Opposition leader Arnhim Eustace spoke with 'a little anger' about the elections issues. (File photo)

TAIPEI, Taiwan: The opposition New Democratic Party (NDP) on Wednesday outlined what it said will be some of the major issues in the upcoming general elections in St. Vincent and the Grenadines.

Party president and Leader of the Opposition Arnhim Eustace, addressing at the campaign prelaunch in Kingstown, said he was speaking “with a little anger brought on by the state of affairs” in the country.

Eustace punctuated his speech with “Enough! No More!”, suggesting that this will be the NDP’s mantra for the campaign for elections, due by March 2011.

He said Prime Minister Dr. Ralph Gonsalves had refused to answer “key questions” and “constantly hides behind threats of legal action to suppress those views with which he does not agree”.

“He has gone so far as to threaten our consultants to unleash his forces against them,” Eustace said, adding, “What message is he sending to the tourism industry when he speaks of ‘white colonialists’?”

Eustace again questioned the origin of US$1 million (EC$2.7 million) in cash deposited in the Accountant General’s account at the National Commercial Bank.

“With typical contempt and bombastic arrogance, [Gonsalves] refused to answer. But the people want to know!” he said.

He also spoke about the financing of Gonsalves’ Unity Labour Party (ULP), asking if Iran and Libya were contributors.

He asked why the female police officer, who, in January 2008, accused Gonsalves of raping her, was not among the 19 persons whom the prime minister had sued for defamation.

The former prime minister said there was a “lack of transparency” on the financing of the international airport project and that the economy was “in shambles” after two years of negative growth.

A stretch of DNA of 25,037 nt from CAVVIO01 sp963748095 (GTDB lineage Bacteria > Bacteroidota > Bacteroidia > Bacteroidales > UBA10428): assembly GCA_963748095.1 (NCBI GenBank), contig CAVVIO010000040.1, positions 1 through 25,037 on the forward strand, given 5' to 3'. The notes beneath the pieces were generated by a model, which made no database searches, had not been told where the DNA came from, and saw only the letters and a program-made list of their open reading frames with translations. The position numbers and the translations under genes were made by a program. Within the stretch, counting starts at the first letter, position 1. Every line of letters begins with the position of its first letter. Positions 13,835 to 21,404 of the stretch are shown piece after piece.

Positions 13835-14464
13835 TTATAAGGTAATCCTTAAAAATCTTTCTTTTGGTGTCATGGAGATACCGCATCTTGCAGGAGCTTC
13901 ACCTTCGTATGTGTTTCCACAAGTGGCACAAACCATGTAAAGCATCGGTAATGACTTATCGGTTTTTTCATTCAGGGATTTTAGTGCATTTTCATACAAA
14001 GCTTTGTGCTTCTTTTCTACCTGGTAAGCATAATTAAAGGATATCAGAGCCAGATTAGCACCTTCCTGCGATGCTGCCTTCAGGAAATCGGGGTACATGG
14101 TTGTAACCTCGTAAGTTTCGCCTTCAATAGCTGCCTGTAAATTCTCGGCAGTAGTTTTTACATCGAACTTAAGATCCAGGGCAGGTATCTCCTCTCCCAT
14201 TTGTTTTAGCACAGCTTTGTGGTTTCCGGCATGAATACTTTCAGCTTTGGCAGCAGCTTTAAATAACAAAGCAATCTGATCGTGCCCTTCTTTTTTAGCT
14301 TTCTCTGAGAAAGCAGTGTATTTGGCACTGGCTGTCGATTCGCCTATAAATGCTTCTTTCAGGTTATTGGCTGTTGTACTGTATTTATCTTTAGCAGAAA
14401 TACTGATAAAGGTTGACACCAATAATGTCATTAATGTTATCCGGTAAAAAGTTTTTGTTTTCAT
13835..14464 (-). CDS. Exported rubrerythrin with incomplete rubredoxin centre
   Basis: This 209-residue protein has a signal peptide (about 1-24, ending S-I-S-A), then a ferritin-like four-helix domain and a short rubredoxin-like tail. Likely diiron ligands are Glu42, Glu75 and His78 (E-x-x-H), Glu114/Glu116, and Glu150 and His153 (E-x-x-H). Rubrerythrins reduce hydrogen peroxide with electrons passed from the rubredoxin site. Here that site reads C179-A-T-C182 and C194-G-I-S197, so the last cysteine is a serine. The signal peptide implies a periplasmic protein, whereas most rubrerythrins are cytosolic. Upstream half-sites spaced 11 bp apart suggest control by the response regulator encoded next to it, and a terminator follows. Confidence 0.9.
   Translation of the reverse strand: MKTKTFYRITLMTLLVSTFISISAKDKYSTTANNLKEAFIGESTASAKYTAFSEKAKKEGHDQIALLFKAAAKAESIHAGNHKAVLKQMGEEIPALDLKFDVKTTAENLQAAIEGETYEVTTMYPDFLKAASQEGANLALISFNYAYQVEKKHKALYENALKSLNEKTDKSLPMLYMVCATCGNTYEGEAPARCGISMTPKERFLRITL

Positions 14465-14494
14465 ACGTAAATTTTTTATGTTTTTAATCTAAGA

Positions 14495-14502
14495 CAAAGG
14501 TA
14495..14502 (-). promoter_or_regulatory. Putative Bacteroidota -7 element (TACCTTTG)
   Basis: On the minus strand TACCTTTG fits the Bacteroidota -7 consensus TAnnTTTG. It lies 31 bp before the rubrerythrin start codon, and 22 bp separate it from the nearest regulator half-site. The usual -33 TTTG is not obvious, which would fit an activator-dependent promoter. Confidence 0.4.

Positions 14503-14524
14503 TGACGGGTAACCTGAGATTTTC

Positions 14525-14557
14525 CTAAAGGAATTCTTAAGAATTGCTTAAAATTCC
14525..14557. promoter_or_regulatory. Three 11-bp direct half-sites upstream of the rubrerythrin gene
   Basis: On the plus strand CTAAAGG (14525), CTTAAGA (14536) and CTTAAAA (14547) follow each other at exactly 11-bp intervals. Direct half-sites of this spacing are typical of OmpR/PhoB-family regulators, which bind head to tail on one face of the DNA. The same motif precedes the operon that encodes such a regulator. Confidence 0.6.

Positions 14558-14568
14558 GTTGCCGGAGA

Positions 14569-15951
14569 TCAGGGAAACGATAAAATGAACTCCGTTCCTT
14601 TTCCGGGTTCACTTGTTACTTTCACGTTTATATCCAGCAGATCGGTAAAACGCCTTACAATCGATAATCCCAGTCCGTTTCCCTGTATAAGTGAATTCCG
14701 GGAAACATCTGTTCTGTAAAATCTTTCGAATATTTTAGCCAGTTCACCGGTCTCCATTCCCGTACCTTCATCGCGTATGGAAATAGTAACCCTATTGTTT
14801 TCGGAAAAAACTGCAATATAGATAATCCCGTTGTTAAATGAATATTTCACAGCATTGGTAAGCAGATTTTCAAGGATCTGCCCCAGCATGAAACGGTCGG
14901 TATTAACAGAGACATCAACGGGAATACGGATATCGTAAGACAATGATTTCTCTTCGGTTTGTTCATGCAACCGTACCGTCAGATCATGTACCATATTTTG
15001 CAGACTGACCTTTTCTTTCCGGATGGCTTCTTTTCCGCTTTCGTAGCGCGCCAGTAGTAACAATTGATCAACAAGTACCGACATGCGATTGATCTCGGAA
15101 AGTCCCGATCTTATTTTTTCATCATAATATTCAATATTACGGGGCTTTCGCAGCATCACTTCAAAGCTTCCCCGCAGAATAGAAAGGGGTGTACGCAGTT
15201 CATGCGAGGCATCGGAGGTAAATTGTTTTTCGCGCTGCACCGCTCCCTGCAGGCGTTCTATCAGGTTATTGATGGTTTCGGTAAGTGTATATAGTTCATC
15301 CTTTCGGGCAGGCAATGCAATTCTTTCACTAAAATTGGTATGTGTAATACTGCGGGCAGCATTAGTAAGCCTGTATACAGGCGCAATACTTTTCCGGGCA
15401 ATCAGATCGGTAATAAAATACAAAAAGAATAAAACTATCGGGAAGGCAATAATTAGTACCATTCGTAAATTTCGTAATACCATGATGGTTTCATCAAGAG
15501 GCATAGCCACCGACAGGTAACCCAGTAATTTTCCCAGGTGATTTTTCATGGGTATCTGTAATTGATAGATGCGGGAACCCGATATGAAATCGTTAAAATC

He also wanted to know why 16 charges were brought against public servant Anesia Richards for her participation in the “Vote No” Constitution Referendum campaign while no charges were brought against state employees who spoke in support of the government.

Eustace was critical of the government’s plans to increase the number of constituencies from 15 to 17, saying that citizens had rejected such a proposal in the Constitution Referendum last November. (Follow I Witness-News on Facebook)

Both the NDP and the ULP have called on their supporters to gather outside the House of Assembly on Thursday to protest and support the move.

“Dictatorship, lack of transparency and accountability are all unacceptable in a democracy,” Eustace said.

“Those are some of the issues that will engage us during the campaign,” he added.

The NDP, bolstered by the success of its “Vote No” referendum campaign last year, is asking Vincentians to return them to power after ten years in opposition.

“I really sincerely hope that we can come to some solution on these issues. But I am satisfied that only in the New Democratic Party you will get the solutions. That is the only how we will get the solutions to the problems that this country now faces,” Eustace said.

But Gonsalves, on Tuesday said “only part humorously” that the NDP’s had “tired leadership” and people who are “dunce and disorderly”.

“What are they offering the country? They have every mark about them that is provisional, temporizing; no boldness, no creativity, no ingenuity,” he said.